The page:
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Oxygen wafted into Earth’s atmosphere earlier than thought

Date pushed back to 3 billion years ago

RUSTY BELT  Red bands of oxidized iron run through ancient marine rocks in the Pongola river bed in South Africa.  Scientists used these and other rocks to determine oxygen was present in Earth’s atmosphere nearly 3 billion years.

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The date of Earth’s first whiff of oxygen may have occurred 300 million to 400 million years earlier than scientists thought. According to an analysis of ancient sediment, hints of oxygen graced the Earth’s atmosphere around 3 billion years ago.

The new date places oxygen on the Earth more than 600 million years before the Great Oxidation Event, when levels of atmospheric oxygen rose dramatically. In the last six years, a handful of geologic studies have dated transient wisps of oxygen to 2.6 billion to 2.7 billion years ago. Scientists think that photosynthetic microorganisms such as cyanobacteria produced the oxygen. So the timing of the first atmospheric oxygen has implications for how photosynthetic life evolved on the planet.

Because photosynthesis is complex, says geologist Sean Crowe who jointly led the study with Lasse Døssing of the University of Southern Denmark in Odense, scientists have thought “that it took a very long time to evolve.” The team’s data, along with the earlier reports that suggest oxygen was present before the Great Oxidation Event, chip away at that notion, says Crowe, who is now at the University of British Columbia in Vancouver.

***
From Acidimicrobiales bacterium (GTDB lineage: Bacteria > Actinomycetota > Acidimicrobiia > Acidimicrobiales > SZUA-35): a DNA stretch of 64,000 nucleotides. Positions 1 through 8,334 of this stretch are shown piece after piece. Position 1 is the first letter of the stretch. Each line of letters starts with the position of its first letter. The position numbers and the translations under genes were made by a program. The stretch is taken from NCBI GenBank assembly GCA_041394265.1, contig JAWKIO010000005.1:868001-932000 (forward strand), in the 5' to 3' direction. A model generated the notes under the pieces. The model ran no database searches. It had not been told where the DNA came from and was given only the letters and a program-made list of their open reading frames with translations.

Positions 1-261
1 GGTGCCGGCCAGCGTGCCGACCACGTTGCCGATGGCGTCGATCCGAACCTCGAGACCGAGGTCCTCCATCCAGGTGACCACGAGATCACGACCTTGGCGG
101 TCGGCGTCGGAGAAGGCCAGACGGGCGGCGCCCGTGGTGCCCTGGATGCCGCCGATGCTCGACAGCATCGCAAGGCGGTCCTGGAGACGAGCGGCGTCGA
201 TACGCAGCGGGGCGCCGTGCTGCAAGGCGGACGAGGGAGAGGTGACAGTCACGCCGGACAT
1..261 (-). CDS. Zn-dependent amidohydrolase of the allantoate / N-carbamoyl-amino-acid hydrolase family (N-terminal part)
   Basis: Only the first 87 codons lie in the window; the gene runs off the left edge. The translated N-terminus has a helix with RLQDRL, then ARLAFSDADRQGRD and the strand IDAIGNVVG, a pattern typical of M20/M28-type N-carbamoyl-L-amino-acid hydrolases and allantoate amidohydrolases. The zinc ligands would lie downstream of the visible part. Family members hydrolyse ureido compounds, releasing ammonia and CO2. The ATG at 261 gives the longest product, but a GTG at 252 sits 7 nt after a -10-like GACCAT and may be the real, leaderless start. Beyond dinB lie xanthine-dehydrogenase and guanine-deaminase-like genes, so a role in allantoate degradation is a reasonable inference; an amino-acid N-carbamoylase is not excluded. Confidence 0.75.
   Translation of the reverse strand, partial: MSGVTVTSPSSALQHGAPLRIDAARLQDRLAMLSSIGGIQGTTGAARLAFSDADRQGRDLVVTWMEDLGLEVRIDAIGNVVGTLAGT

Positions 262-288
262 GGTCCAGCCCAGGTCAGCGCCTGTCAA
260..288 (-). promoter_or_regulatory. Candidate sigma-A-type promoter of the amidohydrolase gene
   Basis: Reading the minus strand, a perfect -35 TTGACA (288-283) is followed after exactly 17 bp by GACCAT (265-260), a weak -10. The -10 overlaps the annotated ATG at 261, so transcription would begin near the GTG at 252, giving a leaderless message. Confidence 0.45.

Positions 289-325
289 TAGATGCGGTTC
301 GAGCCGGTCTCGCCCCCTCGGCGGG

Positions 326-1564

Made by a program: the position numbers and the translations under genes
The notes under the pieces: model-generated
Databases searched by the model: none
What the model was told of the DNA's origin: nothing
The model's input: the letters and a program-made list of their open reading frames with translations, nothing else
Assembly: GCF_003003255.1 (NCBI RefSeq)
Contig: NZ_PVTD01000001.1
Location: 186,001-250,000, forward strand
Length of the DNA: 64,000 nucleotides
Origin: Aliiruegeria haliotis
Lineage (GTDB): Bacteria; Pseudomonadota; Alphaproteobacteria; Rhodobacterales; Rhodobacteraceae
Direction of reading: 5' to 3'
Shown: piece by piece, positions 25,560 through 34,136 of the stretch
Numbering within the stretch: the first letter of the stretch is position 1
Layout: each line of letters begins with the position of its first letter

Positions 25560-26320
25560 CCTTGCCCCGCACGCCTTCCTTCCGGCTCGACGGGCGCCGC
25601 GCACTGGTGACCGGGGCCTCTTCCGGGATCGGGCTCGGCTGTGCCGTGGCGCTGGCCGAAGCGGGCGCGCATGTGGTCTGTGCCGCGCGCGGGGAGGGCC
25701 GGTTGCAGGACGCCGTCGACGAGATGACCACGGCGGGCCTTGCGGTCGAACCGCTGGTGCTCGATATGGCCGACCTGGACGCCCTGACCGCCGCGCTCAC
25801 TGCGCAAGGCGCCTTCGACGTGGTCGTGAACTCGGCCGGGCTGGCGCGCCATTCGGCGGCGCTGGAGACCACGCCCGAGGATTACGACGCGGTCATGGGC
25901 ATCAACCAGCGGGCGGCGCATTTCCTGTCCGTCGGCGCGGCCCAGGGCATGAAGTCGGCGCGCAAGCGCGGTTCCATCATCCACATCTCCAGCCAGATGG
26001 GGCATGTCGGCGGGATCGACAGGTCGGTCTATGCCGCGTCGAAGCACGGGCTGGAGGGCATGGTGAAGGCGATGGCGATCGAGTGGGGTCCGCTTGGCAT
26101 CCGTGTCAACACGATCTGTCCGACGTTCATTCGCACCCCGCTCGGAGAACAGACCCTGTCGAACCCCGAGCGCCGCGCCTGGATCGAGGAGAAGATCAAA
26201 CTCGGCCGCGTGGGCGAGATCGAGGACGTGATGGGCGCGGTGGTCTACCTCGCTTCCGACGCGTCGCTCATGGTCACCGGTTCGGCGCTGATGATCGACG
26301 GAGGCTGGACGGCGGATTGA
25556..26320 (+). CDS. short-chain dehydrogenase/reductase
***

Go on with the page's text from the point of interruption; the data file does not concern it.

Crowe’s team made the discovery using 3-billion-year-old rock drilled from 1,000 meters underground in South Africa. Crowe expected the sediments would reveal an oxygen-deprived Earth. Instead, the team found the oldest evidence yet of oxygen on Earth.

The researchers used a highly sensitive technique comparing stable forms of chromium — chromium-52 and chromium-53 — to probe the rock for signs of oxygen exposure. Today, chromium-52 is more abundant in land sediments than chromium-53 is because atmospheric oxygen more readily oxidizes, or strips electrons from, chromium-53. When oxidized, chromium-53 dissolves in water, so rivers carry it to the ocean.

Crowe and colleagues reportin the Sept. 26 Nature that the South African samples had surprisingly low levels of chromium-53, suggesting oxygen was present in the atmosphere at the time. The researchers also detected higher levels of chromium-53 in ancient ocean sediments nearby.

Because the chromium technique has been used only in the last several years, some experts are enthusiastic yet cautious about the findings. “We’re very much in an exploratory phase” in interpreting such results, says geobiologist Woodward Fischer of Caltech.

Geochemist James Farquhar of the University of Maryland in College Park says the team makes “a pretty strong case” that the 3-billion-year-old chromium was oxidized. However, Farquhar says, chemicals other than oxygen may have also played a role in the oxidation.

The results are likely to raise questions about the evolution of photosynthetic life. Scientists think that cyanobacteria, the prime suspects for early oxygen production, evolved 2.7 billion years ago. Other organisms may have produced the earlier oxygen, or cyanobacteria may have evolved earlier than thought.

The research, says biogeologist Roger Buick of the University of Washington in Seattle, “adds greater complexity to our picture of how and when the Earth got its oxygen. It suggests that oxygenic photosynthesis, the ultimate source of most oxygen, evolved long before the Great Oxidation Event.”

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